6. Increase Productivity Levels
Finally, if your organization is infected with a virus or hit with ransomware your employees’ overall performance and productivity will suffer. Take a minute to think about how effective your business is during a power or internet outage. Now multiply that by the number of days and add some indirect costs and future losses for good measure. By doing a security assessment and implementing up-to-date security protocols, you ensure productivity levels, while reducing risks. According to a Ponemon, the most significant impact of an attack may be in end-user productivity losses because the IT systems are not functioning. As organizations embrace digital transformation and cloud-based systems along with the rise of the remote worker because of the COVID-19 pandemic, this risk only increases. SaaS models mean businesses are now subject to multiple sources of failure in their operations and activities. Imagine if a cloud hosted accounting suite were taken offline by hackers – no invoices, no cash tracking and much more.
Jolera has a variety of assessment options available to help identify possible weaknesses and exploits and determine possible real-life outcomes of a successful attack. If you’re interested in learning more contact usfor more information.
The curve may not be flat, but at many levels of government both in Canada and around the world, discussions about restarting the economy and reopening businesses are beginning. Strategies are starting to develop that will see people eventually get back to the office, stores, factories and other workplace locations they are used to going to for work.
As the new guidelines are developing, expect to see social or physical distancing and other forms of protective measures becoming a significant part of any get-back-to-work program.
What will these types of programs look like for organizations?
How can an individual who has spent the better part of March and all of April indoors begin to ready themselves for a return? Some clues can be found in the way other countries are dealing with the aftermath of COVID-19 lockdown.
In Austria, the aim was to start small and build from there. The European country only had small shops of 400 square meters open at first. These openings were under guard for security. Masks were mandated in these shops and on public transport. If the Austrian restart went well, then the country would look to open hotels, shopping malls and restaurants in two weeks.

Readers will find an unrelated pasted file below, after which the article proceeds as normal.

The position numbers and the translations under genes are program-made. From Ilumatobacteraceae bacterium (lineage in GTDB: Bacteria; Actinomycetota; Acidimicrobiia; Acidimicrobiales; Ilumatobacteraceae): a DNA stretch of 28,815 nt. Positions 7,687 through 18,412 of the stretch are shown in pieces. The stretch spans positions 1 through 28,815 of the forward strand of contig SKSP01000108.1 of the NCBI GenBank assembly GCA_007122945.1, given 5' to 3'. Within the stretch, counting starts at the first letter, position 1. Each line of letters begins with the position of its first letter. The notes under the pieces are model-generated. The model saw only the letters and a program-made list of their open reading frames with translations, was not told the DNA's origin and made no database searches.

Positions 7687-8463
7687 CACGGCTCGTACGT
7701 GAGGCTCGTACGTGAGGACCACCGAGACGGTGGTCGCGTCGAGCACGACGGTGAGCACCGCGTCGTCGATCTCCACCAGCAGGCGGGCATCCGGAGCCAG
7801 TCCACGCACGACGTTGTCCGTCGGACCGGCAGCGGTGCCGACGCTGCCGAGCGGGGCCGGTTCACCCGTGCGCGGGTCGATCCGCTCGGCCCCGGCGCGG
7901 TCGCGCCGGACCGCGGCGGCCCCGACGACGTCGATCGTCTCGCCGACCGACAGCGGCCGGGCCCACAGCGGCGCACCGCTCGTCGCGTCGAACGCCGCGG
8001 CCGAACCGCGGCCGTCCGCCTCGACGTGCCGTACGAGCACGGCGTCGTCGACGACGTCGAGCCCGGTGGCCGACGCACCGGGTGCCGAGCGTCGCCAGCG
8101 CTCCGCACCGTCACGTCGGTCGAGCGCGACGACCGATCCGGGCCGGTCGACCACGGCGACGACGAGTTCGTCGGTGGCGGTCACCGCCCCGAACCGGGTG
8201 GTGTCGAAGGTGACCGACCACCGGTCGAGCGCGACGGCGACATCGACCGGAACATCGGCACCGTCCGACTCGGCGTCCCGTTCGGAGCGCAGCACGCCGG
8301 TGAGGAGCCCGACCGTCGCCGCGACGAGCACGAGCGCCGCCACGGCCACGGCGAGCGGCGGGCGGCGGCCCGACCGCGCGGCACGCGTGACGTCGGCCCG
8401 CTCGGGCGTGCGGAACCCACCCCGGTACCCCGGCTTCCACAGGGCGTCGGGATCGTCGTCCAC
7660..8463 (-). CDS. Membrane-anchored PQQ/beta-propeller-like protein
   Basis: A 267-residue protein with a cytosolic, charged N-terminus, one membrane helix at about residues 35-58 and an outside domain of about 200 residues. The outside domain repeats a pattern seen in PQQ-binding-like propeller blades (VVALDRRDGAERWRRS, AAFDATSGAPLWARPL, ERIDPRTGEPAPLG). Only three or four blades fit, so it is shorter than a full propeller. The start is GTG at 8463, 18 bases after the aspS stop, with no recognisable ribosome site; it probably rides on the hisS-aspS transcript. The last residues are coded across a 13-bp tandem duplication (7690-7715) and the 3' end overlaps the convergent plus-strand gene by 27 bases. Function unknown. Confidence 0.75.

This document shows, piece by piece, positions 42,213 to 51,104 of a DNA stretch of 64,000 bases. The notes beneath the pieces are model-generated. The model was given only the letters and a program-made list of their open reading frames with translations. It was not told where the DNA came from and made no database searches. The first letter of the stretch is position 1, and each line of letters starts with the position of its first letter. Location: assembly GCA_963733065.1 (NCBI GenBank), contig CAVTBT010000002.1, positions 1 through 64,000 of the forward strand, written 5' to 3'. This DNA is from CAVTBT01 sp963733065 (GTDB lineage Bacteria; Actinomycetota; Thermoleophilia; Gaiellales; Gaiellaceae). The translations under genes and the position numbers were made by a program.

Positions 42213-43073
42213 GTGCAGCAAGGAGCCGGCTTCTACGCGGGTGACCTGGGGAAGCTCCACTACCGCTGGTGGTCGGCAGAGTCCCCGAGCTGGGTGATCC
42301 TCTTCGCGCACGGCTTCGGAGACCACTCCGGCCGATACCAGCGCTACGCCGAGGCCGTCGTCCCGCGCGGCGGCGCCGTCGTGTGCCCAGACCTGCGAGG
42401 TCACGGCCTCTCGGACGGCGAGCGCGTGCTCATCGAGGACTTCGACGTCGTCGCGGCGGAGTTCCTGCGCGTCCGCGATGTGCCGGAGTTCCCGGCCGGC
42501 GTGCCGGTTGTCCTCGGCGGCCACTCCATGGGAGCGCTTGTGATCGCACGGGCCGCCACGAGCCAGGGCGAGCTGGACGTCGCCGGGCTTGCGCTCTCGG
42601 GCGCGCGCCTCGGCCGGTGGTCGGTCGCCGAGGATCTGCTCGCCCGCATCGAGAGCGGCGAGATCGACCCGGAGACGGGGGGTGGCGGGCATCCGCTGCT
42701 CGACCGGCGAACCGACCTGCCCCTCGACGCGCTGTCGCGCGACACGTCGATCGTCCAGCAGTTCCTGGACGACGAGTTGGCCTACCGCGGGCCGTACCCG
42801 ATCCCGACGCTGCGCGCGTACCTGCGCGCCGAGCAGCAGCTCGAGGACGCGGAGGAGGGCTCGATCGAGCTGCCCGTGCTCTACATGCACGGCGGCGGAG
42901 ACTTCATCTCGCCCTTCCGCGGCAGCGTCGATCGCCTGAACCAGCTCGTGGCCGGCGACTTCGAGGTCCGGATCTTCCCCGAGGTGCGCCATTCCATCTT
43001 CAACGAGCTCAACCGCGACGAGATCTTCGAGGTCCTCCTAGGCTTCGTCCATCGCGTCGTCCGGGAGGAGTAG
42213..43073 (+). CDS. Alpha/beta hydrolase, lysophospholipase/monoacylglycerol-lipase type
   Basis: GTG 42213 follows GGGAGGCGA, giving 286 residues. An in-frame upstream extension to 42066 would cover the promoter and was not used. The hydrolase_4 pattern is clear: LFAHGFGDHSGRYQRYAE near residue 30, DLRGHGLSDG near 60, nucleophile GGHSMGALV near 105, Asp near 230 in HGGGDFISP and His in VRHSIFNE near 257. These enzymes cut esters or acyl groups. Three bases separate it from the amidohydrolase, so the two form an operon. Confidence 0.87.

Meanwhile, in Denmark, that country embarked on a more conservative staggered approach. What they wanted to do was avoid overcrowding in public areas and on public transit. The staggered approach also means people will be going back to work slowly and in different sections of the economy. Again, this is to avoid any mass gatherings.
The province of Ontario recently released its guide called “A Framework for Reopening the Province.” In this guide, the Government of Ontario’s goals are slightly different than those of Austria and Denmark. The Government of Ontario framework has the same overall priority, which is to protect the health and well-being of all its citizens. Ontario will have a focus on supporting healthcare workers, essential workers and businesses who have been working throughout the lockdown. Ontario will also have a staggered reopening approach, which will have three phases and between a two-to-four week evaluation period for each. You can read more about Ontario’s plan to reopen the province by clicking here.
Here are some tips to get yourself ready
Physically going back to work should start with you. Do your self-assessment to see if you are well enough to venture back to the office, shop or factory floor. If you are sick or not at 100 percent, inform your manager or company human resources professional and stay at home. Chances are you have not been tested for the Coronavirus. And, more than likely do not have the virus, but coming in with the sniffles will not lead to co-worker confidence in that the workplace is safe. Do your self-check, and don’t take any chances.
2. Spacious and clean work areas